David Silva Ramirez

Silva Ramirez is a journalism junior and a life and entertainment reporter for The Shorthorn.

Joe Biden has repeatedly said that Americans are united in their love for this country and each other, while Donald Trump asserts that Americans will be united under his presidency.

This vocal iteration of American unity is no surprise coming from politicians, but ultimately, it’s wrong and hinders our potential to face our problems.

No matter the outcome in November, our nation will remain divided.

Whatever issues you champion, this country’s institutional systems and its people’s individual hearts require dramatic change.

That change is going to be tough, and it’s going to require compromise, something that seems unimaginable during such a volatile political era.

But compromise is not what you’ve heard coming from our presidential candidates.

Let’s not try to convince ourselves that the divisions plaguing our country that have been highlighted in the past several years are simply going to disappear on election night or that a collective love for this country, however you choose to define that, is enough to bring us together.

Our recent clashes over various social, cultural and religious factors, aided by geographic separation, social media and political pundits, are not simply a symptom of Trump’s presidency and the reactions to his administration. America’s issues run deep.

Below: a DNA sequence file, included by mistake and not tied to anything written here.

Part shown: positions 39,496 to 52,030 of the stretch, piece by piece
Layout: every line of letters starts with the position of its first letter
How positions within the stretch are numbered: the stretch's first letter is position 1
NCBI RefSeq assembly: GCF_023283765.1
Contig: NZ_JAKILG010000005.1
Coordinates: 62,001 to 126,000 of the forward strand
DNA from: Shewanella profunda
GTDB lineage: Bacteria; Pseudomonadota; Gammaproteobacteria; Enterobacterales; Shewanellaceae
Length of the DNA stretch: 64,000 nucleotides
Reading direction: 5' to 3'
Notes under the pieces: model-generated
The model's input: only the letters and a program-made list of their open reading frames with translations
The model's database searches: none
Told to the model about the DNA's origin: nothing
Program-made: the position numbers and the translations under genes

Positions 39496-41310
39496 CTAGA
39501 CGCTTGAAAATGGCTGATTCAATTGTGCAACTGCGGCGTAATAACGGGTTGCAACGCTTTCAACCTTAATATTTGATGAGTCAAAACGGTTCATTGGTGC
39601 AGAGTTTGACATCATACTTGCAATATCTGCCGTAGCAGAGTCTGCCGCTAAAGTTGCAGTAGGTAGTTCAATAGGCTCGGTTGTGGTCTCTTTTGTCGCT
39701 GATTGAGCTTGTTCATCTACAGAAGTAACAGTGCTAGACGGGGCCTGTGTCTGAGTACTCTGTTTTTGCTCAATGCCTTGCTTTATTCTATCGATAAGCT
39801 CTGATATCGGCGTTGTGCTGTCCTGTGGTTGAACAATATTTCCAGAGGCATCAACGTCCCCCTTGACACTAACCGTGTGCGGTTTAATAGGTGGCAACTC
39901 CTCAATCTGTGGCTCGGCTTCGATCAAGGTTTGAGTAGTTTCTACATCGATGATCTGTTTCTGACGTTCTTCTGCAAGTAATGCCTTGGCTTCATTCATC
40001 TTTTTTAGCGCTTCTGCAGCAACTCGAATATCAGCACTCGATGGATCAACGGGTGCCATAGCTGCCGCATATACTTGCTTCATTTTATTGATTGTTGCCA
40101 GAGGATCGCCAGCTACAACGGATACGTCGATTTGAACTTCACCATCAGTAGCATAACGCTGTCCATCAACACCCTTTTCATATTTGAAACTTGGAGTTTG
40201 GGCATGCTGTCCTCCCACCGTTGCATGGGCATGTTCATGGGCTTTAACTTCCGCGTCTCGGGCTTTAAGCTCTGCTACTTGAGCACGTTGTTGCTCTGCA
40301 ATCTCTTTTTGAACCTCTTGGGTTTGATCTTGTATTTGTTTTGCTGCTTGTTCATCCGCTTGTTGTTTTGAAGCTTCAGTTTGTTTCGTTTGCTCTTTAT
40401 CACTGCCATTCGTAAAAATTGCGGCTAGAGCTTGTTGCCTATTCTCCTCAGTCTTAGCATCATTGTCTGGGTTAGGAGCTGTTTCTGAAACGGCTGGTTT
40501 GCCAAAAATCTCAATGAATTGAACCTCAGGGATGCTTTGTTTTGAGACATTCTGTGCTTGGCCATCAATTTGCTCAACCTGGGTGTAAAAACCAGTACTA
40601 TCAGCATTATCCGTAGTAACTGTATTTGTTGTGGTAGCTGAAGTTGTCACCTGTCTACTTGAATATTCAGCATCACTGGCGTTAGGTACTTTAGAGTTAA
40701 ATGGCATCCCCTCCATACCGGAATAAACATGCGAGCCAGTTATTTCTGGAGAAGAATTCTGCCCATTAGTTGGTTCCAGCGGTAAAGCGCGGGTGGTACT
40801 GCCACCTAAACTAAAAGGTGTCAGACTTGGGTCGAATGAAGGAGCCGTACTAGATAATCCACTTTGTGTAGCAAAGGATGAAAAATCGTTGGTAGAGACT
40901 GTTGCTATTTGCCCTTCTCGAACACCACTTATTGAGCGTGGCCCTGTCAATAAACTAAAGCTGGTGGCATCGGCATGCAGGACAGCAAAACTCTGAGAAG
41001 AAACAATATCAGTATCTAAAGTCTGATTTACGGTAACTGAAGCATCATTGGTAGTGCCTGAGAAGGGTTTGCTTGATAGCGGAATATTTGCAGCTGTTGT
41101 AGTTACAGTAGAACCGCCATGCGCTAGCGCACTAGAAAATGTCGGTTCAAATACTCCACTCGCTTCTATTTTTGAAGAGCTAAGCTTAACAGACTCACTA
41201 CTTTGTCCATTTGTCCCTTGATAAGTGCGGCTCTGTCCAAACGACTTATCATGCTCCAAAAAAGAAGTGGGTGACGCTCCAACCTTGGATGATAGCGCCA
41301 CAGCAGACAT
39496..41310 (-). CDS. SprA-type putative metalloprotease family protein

With the exception of the COVID-19 pandemic, whatever has happened between 2016 and now has to do less with newly-created problems and more to do with unresolved issues that we’ve been dealing with for decades.

Unless large pockets of Americans decide to forget or ignore the racial, partisan, ideological, geographic, religious and classist tug-of-war that’s dominated every corner of the internet, television and possibly their lives, we will remain divided.

So no matter what happens in the remainder of this crazy year, it’s safe to say nothing will be crazy enough to bring Americans together. And Americans know this.

According to a recent poll from The Associated Press-NORC Center for Public Affairs Research, 85% of registered voters believe the nation is deeply divided, and supporters of Trump and Biden both think the opposing candidate will make that division worse.

And after 2020 ends, issues and divisions will remain.

I don’t mean to argue this idea in order to sow worry or to tell you to pick a side and get ready for a literal fight.

Perhaps there’s a way to a better union, but that way forward cannot be through the lens of this idea that we stand on the same foundation of love for this country.

There aren’t many answers about how to bring our government or our citizens to their potential because the road to a functioning, united country is a long one.

Why not face that road with the truth of our deep divisions? It’s time for us and our leaders to admit this in order for us to actually move forward.

@ByDavidSilvaR

opinion-editor.shorthorn@uta.edu

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